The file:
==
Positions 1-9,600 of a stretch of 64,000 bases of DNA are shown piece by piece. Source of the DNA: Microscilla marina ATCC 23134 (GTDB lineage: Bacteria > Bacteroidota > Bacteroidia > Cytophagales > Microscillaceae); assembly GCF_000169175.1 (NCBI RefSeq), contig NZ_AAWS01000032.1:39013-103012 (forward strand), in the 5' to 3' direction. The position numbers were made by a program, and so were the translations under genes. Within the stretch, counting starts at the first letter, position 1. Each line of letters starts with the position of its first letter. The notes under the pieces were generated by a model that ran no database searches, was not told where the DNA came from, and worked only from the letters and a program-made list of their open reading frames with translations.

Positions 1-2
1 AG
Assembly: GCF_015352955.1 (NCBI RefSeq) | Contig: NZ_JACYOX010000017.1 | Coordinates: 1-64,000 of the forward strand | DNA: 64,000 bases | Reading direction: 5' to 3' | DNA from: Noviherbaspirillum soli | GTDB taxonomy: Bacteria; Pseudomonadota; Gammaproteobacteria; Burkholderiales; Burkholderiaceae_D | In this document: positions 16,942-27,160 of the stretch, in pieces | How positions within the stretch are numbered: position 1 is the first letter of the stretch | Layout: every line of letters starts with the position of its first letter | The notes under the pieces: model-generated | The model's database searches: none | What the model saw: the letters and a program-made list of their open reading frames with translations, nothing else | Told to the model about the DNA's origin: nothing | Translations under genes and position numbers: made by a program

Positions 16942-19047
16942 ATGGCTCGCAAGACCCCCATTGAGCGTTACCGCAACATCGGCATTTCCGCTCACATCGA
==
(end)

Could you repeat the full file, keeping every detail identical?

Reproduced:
Positions 1-9,600 of a stretch of 64,000 bases of DNA are shown piece by piece. Source of the DNA: Microscilla marina ATCC 23134 (GTDB lineage: Bacteria > Bacteroidota > Bacteroidia > Cytophagales > Microscillaceae); assembly GCF_000169175.1 (NCBI RefSeq), contig NZ_AAWS01000032.1:39013-103012 (forward strand), in the 5' to 3' direction. The position numbers were made by a program, and so were the translations under genes. Within the stretch, counting starts at the first letter, position 1. Each line of letters starts with the position of its first letter. The notes under the pieces were generated by a model that ran no database searches, was not told where the DNA came from, and worked only from the letters and a program-made list of their open reading frames with translations.

Positions 1-2
1 AG
Assembly: GCF_015352955.1 (NCBI RefSeq) | Contig: NZ_JACYOX010000017.1 | Coordinates: 1-64,000 of the forward strand | DNA: 64,000 bases | Reading direction: 5' to 3' | DNA from: Noviherbaspirillum soli | GTDB taxonomy: Bacteria; Pseudomonadota; Gammaproteobacteria; Burkholderiales; Burkholderiaceae_D | In this document: positions 16,942-27,160 of the stretch, in pieces | How positions within the stretch are numbered: position 1 is the first letter of the stretch | Layout: every line of letters starts with the position of its first letter | The notes under the pieces: model-generated | The model's database searches: none | What the model saw: the letters and a program-made list of their open reading frames with translations, nothing else | Told to the model about the DNA's origin: nothing | Translations under genes and position numbers: made by a program

Positions 16942-19047
16942 ATGGCTCGCAAGACCCCCATTGAGCGTTACCGCAACATCGGCATTTCCGCTCACATCGA